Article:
As bridges, parking ramps and other infrastructure components age, owners of these facilities often need innovative ways to repair concrete and mortar — filling voids created by spalling, cracking and chipping. Proper and timely repairs can extend the life of the facilities and avoid costly reconstruction and down time.
Methods for repairing concrete, mortar and other cementitious materials can vary from manual troweling to pumping-based methods. Hand troweling can be practical for small repairs but laborious for larger projects — and not always effective in areas with ridges and voids. As a more efficient alternative, pumping of cementitious materials can help increase production and handle challenging projects with difficult access.
In pumping applications, pre-blended cement-aggregate material is typically combined with water and other admixtures to provide a consistent repair mixture. The materials can be manually mixed with rotary drills in buckets or mixed with batch mixers using paddles. Portable pumps such as the Graco ToughTek M680 can be readily moved around job sites and pump gritty materials at pressures ranging from 200 to 500 psi, helping workers access otherwise hard to reach areas.
Portable pumps such as the Graco M680 can be readily moved around job sites.
For larger concrete and mortar repair projects, higher output can be achieved with units such as the Graco ToughTek P40. The P40 features a high-pressure pump capable of delivering 600 psi and pumping up to 3/4-inch aggregates. It can also pump longer distances, though the larger footprint may limit access to tight spaces. Even with the larger footprint, the unit still offers more portability than tow-behind units, which require additional setup and trailer-hitch-equipped vehicles for transport.
High-output pumps such as the Graco P40 provide additional capacity.
Regardless of pump size, pump-applied methods can vastly reduce transporting bulky materials around a job site and minimize staging locations. The pump does the work of delivering the material, instead of crew members moving back and forth from the mixer to the work area. This is also helpful when the mixing station cannot be placed near the repair, such as when scaffolding is required to reach the repair. With pumped mortar, workers can mix materials on the ground and pump up to the person on the scaffolding. With a smaller portable pump, workers can even place the pump on the scaffolding if needed and conditions allow. This allows for shorter hose lengths, less weight to transport, and it requires less cleanup.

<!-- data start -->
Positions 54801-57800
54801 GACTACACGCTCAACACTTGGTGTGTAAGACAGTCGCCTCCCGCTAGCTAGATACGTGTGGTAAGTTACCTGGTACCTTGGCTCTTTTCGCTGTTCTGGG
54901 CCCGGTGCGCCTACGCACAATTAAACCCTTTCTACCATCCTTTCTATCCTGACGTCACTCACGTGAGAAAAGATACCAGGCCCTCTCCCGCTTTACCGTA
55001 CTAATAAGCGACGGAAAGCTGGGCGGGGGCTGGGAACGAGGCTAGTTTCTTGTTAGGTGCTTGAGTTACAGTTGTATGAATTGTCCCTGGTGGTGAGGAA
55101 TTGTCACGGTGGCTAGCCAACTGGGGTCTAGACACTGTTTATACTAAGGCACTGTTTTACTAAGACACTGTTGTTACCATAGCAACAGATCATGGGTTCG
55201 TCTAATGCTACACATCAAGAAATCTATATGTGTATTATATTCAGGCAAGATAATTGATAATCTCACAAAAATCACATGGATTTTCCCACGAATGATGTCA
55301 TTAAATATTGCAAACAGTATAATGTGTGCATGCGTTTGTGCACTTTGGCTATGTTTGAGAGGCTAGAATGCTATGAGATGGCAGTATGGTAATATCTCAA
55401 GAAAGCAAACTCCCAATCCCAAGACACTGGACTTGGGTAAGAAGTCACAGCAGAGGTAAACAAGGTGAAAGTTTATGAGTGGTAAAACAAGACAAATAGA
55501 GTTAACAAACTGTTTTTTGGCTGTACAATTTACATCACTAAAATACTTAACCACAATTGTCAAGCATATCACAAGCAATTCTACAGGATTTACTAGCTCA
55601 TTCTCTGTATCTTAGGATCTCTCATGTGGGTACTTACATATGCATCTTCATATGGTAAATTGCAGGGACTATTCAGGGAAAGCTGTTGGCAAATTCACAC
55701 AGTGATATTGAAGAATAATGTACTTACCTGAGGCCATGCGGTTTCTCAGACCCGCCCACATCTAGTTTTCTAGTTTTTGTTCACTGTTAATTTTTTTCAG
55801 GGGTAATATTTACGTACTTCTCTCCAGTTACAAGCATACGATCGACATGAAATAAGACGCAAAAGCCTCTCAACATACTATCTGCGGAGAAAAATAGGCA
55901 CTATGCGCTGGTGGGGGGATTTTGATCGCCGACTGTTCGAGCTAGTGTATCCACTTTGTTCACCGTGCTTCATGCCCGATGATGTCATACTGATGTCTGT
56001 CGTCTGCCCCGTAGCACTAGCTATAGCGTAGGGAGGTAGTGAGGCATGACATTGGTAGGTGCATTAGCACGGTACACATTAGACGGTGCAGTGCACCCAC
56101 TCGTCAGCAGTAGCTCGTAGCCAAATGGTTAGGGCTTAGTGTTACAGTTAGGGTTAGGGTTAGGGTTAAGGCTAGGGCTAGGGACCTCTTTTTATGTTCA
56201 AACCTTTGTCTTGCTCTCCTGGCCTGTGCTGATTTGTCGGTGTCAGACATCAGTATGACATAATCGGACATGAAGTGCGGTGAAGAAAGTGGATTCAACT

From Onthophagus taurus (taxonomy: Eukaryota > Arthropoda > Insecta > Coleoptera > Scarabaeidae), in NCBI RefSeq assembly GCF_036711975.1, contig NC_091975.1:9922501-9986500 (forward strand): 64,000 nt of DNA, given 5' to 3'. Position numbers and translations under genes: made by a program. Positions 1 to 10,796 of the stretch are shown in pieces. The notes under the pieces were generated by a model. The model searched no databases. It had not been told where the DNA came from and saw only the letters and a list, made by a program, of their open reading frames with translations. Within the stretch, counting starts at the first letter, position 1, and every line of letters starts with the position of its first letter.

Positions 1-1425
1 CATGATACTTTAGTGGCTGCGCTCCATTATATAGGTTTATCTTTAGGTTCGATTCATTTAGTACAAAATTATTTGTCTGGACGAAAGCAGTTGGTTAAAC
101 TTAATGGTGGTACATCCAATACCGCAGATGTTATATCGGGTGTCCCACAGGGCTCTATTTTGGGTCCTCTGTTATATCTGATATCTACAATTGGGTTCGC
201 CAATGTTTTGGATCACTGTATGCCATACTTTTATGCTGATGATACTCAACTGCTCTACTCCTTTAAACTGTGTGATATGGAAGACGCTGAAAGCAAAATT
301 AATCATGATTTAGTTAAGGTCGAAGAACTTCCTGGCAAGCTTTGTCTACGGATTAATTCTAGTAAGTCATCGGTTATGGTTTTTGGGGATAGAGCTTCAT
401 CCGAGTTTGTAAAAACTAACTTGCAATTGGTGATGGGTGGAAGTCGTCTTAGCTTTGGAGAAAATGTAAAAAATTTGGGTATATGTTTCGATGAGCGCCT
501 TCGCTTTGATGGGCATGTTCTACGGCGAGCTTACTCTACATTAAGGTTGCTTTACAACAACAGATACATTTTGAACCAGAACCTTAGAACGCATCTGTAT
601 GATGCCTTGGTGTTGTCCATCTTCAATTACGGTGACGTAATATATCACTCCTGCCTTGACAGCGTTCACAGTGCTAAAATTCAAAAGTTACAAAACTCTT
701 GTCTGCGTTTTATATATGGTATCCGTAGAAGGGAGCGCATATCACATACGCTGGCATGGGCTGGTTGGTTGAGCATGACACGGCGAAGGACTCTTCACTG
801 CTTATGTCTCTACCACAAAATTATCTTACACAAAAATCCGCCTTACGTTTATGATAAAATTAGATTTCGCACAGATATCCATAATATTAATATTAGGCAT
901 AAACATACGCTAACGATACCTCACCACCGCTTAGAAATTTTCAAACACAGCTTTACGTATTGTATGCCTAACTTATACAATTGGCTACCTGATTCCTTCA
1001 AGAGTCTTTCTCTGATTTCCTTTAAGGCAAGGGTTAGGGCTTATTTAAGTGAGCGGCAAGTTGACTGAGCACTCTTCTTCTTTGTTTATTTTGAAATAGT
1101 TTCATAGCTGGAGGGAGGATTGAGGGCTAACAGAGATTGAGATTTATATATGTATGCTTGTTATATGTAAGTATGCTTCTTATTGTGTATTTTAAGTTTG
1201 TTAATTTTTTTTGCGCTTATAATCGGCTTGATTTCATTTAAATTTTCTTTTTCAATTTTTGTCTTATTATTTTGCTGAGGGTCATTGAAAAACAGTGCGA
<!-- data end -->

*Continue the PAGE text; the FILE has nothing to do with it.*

Efficiently Making Repairs in Parking Garages
Parking garages have been key beneficiaries of mortar pumping. Material can be pumped into formed areas or sprayed freely overhead. With manual methods like forming and pouring or hand troweling, such repairs often require drilling down from above, potentially shutting down two levels of a garage. The level above the repair requires closure to pour the material into the form from above, and the level of the repair requires closure to construct forms and perform the repair.
Repairs to vertical components such as columns can also be handled with pumping. After a deteriorated area is identified, an area surrounding the deterioration can be cut out, reinforcement evaluated and repaired, and formwork established around the column with plastic, wood or steel forms. Cementitious material can be sprayed into spaces within formwork, as well as other areas without formwork. A similar process can also be used for overhead repairs.
Smaller, portable pumps can also be positioned close to the work areas, allowing the applicator to reach tight spaces and work close to the substrate. By using a portable pump with the correct materials, the amount of wasted material, rebound and cleanup can be minimized. This method can provide cost advantages over larger pumps and typical shotcrete.
To learn more about Graco's ToughTek mortar equipment, visit graco.com/toughtek.
*Claims or positions expressed by sponsoring authors do not necessarily reflect the views of TPC, Durability + Design or its editors.